New York officials may change the roar of Niagara Falls into a trickle to do some much needed repair to the concrete structures holding up a couple of bridges used by millions of visitors to the falls each year. The falls have been shut off only once so far in history and that was in 1969. Niagara Falls went dry for the first time so the erosion to the falls could be studied and to research the size of the rock pile that’s collected throughout history at the bottom of the iconic falls.
According to Fox News in Boston on January 25, the water would be shut off on the American side of the falls by redirecting the flow of water to the Canada side. Two bridges that are 115-years old are a pathway for millions of visitors, park vehicles and utilities to access Goat Island.
The bridges that were built back in 1901 have held up their end of the bargain, but after a century they are eroding and they are in dire need of repair, reports Spec News. Back in 2004 temporary truss bridges were put in place to allow access for visitors to cross over the falls, but these bridges still remain despite their temporary status. They hinder the view of the falls and they’re deemed unappealing. They stick out like a sore thumb in the surrounding scenery.
It sounds like this time the New York State officials want a permanent solution to a problem that isn’t going away. As with any other major project such as this, it is where the money will come from for the bridge repairs that presents the biggest hurdle. They not only need money for repairs, but to also build a wall to redirect the water flow so the falls will dry up while embarking on the restoration. The bridges are a piece of architectural history from the early 1900s and worth saving say the experts.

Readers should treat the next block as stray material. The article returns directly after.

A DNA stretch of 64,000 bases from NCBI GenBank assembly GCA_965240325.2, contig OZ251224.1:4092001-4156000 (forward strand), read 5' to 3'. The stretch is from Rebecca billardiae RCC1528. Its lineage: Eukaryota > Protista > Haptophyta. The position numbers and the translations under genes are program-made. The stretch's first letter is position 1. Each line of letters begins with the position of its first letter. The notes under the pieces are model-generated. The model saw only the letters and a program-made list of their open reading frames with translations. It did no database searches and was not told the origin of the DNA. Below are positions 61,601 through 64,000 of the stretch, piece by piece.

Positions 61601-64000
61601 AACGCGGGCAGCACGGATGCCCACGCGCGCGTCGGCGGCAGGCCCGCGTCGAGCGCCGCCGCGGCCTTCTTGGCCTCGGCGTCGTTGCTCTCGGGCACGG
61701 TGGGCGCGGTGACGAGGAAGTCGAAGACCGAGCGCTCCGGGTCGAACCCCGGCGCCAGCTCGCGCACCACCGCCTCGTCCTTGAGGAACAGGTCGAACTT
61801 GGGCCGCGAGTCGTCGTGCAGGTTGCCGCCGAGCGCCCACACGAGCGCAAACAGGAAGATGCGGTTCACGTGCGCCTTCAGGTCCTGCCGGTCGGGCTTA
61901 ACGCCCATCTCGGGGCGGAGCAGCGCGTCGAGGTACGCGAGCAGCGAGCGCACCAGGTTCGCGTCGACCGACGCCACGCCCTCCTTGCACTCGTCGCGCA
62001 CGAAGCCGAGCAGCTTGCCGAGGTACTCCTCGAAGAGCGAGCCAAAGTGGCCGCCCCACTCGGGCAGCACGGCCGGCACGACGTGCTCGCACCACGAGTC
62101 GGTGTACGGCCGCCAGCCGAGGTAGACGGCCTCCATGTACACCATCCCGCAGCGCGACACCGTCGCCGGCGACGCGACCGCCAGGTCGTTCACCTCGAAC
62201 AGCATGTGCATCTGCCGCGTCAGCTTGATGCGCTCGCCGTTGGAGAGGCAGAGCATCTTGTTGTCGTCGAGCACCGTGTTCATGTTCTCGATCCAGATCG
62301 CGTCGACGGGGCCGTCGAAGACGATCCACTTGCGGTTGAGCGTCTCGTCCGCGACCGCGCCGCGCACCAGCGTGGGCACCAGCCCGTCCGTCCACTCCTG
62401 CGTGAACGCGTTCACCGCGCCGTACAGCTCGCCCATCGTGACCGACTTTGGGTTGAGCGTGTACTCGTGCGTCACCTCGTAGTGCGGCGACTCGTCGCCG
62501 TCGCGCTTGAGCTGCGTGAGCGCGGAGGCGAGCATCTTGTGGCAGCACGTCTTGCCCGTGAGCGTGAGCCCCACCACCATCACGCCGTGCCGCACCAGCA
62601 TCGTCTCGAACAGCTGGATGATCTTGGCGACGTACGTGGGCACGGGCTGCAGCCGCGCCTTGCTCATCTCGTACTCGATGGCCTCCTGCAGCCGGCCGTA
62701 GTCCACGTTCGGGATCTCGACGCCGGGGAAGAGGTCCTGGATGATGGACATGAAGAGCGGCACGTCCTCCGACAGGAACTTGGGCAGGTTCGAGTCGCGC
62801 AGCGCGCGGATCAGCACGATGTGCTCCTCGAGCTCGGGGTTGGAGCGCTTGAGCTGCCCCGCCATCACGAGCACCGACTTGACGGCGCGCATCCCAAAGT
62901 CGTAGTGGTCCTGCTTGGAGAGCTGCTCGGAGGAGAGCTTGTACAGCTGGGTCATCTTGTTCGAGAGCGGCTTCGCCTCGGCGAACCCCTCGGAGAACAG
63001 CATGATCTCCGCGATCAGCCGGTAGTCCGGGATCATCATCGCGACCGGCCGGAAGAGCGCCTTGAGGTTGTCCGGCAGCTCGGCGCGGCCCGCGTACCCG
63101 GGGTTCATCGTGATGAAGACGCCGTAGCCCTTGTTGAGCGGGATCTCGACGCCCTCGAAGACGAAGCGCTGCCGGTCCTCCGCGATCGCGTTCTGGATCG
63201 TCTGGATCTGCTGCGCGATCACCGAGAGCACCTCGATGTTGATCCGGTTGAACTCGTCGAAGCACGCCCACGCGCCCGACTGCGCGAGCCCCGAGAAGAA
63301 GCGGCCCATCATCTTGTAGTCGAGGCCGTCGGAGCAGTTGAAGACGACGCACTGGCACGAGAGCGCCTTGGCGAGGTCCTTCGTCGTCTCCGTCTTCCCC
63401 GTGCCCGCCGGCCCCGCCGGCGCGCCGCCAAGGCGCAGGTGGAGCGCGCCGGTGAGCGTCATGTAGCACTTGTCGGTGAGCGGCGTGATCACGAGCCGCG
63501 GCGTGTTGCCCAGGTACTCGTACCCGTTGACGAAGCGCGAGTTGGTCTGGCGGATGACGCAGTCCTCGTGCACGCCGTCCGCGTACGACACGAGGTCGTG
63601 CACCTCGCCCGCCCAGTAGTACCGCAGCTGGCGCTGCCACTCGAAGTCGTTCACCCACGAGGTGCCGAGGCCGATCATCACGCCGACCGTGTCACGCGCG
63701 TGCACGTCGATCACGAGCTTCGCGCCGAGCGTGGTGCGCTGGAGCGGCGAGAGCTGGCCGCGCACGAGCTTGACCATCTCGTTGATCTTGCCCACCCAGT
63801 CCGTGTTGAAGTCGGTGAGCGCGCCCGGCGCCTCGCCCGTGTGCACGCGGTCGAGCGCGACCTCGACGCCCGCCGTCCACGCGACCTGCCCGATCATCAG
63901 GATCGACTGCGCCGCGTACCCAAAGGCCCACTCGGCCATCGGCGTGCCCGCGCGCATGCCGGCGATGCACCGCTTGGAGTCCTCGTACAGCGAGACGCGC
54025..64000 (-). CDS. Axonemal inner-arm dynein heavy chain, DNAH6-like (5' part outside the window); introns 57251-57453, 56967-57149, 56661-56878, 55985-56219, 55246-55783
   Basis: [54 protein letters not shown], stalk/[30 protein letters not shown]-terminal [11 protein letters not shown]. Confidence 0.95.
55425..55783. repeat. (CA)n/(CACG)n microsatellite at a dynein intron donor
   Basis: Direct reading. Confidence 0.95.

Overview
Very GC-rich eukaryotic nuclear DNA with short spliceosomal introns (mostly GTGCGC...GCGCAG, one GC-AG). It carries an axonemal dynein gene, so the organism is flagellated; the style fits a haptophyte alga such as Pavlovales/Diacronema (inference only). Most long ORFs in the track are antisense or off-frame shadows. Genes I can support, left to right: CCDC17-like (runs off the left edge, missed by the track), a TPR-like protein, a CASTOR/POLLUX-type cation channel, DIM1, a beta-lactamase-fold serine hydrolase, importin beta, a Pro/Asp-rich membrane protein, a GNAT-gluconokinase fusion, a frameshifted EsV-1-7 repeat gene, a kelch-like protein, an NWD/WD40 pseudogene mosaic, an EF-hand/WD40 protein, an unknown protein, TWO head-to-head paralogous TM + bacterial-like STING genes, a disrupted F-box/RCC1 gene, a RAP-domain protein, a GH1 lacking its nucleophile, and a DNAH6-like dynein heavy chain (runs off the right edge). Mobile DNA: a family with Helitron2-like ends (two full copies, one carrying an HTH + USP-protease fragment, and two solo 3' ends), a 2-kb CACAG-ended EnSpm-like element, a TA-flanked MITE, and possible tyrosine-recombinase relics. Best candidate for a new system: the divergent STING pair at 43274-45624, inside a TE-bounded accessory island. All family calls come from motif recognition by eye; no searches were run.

Back in 1969 when the falls were shut off for erosion research, you’d might think the tourism suffered. Who wants to come to the great falls to see where water used to flow?
Believe it or not people traveled from all over the world with the goal in mind to get a gander at the dried up Niagara Falls. While the falls weren’t turned off for a treasure hunt, thousands of coins were found and taken out in buckets. They also found two bodies when they stopped the water going over the falls in ’69. The pictures of Niagara Falls dried up can be seen above.
While turning off Niagara Falls won’t be something that will happen tomorrow, it could be a year or two away. Once the water is stopped it will need to remain that way for at least nine months to let the concrete on the bridges cure. Add that to the time needed to fix the bridges and they could be shut off for a year or two, depending on the extent of the restoration. That’s plenty of time to go on treasure hunts!